I’ve seen where a few states like New York are still against the merger, so there is no guarantee it’s going to happen. It sounds like the courts will have to decide. I suspect these offers will be withdrawn if the decision is made by courts rather than by the states.

C-Band Announcement Moot on Rural Wireless

On November 18, FCC Chairman Ajit Pai told several members of Congress that he had decided there should be a public auction for the C-Band spectrum that sits between 3.7 GHz and 4.2 GHz. The spectrum has historically been used by satellite companies for communication between satellites and earth stations. This is prime spectrum for 5G cellular broadband, but also could provide a huge benefit to fixed wireless providers in rural America. Chairman Pai will be asking the rest of the FCC commissioners to approve an order sometime after the first of next year. Making an early announcement is a bit unusual since major orders like this are usually announced by releasing a written order that comes after a vote of the Commission.

The letters from Chairman Pai describe four reasons behind the decision: First, we must make available a significant amount of C-Band spectrum for 5G. Second, we must make spectrum available for 5G quickly. Third, we must generate revenue for the federal government. And, Fourth, we must protect the services that are currently delivered using the C-Band so that they can continue to be delivered to the American people. 

Missing from Chairman Pai’s letter was any mention of making the C-Band spectrum available for rural fixed wireless. WISPA and other rural proponents have been lobbying for sharing the spectrum so that the C-Band could be used for urban 5G while also benefitting faster rural broadband.

This has been an unusual docket from the start because the satellite providers, under the name of the C-Band Alliance (CBA) offered to relocate to the higher part of the spectrum if they could hold a private auction to sell the vacated spectrum to the cellular carriers. There were several problems with that offer. First, the satellite providers would make billions of dollars of windfall profits through selling spectrum that they don’t own. Federal law makes it clear that the FCC has the right to award or take-back spectrum and it would have been a major precedent for license holders to be able to sell spectrum for a huge profit. There were also obvious concerns about transparency, and it was feared that backroom deals would be struck to give spectrum to the big cellular carriers for bargain prices while still benefitting the satellite companies.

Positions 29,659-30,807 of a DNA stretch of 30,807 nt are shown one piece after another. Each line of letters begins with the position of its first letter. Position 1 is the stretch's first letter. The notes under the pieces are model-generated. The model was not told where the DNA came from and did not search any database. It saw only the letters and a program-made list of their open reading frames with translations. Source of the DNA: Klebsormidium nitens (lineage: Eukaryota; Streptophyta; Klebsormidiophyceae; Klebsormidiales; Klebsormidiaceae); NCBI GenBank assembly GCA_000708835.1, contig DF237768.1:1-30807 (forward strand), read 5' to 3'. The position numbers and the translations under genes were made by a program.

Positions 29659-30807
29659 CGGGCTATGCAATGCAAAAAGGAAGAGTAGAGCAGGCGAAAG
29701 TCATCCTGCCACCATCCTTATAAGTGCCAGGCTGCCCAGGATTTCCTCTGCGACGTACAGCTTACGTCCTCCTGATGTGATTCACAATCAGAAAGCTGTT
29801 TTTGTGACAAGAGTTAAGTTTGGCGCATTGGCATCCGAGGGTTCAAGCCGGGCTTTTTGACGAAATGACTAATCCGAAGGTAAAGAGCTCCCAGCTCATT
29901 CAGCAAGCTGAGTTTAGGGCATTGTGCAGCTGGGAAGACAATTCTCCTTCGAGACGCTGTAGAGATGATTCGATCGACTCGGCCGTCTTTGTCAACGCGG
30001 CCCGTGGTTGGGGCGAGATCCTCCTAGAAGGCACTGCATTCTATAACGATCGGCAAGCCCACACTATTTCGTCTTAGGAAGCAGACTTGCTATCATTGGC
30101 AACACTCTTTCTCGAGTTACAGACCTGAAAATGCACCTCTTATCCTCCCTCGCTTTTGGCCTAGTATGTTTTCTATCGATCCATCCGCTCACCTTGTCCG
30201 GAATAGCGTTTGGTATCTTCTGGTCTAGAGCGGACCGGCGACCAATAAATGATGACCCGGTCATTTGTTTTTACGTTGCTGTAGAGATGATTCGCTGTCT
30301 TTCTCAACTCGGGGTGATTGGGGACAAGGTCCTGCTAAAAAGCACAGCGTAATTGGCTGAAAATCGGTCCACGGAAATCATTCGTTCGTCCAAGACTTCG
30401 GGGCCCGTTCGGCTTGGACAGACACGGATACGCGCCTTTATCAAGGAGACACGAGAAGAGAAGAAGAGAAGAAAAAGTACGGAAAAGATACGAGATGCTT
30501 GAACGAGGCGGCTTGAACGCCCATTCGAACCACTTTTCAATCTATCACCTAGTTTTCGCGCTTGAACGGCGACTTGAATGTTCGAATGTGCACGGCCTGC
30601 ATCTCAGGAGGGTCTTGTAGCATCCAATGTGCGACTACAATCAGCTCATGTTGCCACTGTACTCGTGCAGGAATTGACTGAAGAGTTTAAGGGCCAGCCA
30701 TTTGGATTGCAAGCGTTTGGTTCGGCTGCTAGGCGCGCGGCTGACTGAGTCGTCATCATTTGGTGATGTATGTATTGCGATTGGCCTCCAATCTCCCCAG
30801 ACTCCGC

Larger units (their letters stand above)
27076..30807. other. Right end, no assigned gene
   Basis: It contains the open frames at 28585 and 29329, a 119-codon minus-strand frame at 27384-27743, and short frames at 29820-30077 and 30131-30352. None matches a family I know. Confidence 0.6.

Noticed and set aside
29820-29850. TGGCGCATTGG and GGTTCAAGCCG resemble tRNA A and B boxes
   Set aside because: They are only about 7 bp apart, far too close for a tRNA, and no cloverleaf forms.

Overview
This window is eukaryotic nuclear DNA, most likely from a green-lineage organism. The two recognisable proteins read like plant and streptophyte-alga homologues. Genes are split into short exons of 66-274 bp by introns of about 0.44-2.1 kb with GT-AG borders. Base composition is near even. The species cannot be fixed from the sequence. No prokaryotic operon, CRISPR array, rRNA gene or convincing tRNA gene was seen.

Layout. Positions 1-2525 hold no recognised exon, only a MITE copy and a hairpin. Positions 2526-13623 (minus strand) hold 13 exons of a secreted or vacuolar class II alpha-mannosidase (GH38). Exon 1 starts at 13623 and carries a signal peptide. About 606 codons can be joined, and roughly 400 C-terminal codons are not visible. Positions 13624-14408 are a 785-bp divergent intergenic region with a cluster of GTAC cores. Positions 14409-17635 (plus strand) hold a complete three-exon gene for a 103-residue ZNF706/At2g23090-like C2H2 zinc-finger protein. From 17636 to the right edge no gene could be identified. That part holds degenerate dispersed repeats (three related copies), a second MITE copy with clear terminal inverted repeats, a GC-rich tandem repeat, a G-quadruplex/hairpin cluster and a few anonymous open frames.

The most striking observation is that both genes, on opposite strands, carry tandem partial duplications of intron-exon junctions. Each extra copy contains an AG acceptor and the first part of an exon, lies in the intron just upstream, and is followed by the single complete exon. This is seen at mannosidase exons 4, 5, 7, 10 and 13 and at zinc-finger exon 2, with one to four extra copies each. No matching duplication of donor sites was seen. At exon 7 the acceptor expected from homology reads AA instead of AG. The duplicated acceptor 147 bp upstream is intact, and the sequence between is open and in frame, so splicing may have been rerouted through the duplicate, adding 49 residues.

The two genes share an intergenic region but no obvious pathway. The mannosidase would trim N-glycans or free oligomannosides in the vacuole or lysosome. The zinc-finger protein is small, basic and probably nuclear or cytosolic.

There was also a political nuance. The CBA proposed to give some of the proceeds of the private auction to the federal government, similar to what happens in an FCC auction. However, money given that way would go towards paying off the federal deficit. Proceeds of FCC auctions can be earmarked for specific uses and legislators all wanted to see the spectrum sold by FCC auction so that they could use some of the money.

The rural spectrum-sharing idea might not be not dead since the announcement was made by short letter. However, the Chairman could easily have mentioned rural broadband in the letters to legislators and didn’t. The Chairman has made numerous speeches where he said that solving the rural digital divide is his primary goal. It’s clear by his actions during the last few years that deregulation and giveaways to the big carriers under the guise of promoting 5G are the real priority of this FCC.

The C-Band spectrum sits next to the recently released CBRS spectrum at 3.5 GHz. Just as additional spectrum benefits 5G, fixed wireless technology improves significantly by combining multiple bands of frequency. Rural carriers have been arguing for years that the FCC should allow for the sharing of spectrum. Proponents of rural broadband argue that urban and rural use of spectrum can coexist since most 5G spectrum is only going to be needed in urban areas. They believe that such spectrum can be used in a point-to-point or point-to-multipoint configuration in rural America without interfering with urban 5G. The big cellular carriers are reluctant to share spectrum because it causes them extra effort, so only the FCC can make it happen.

If the final order doesn’t require frequency sharing, it will be another slap in the face for rural broadband. Since there is not yet a written order, proponents of rural broadband still have an opportunity to be heard at the FCC on the topic. However, I fear that the issue has already been decided and that rural broadband will again be ignored by the FCC.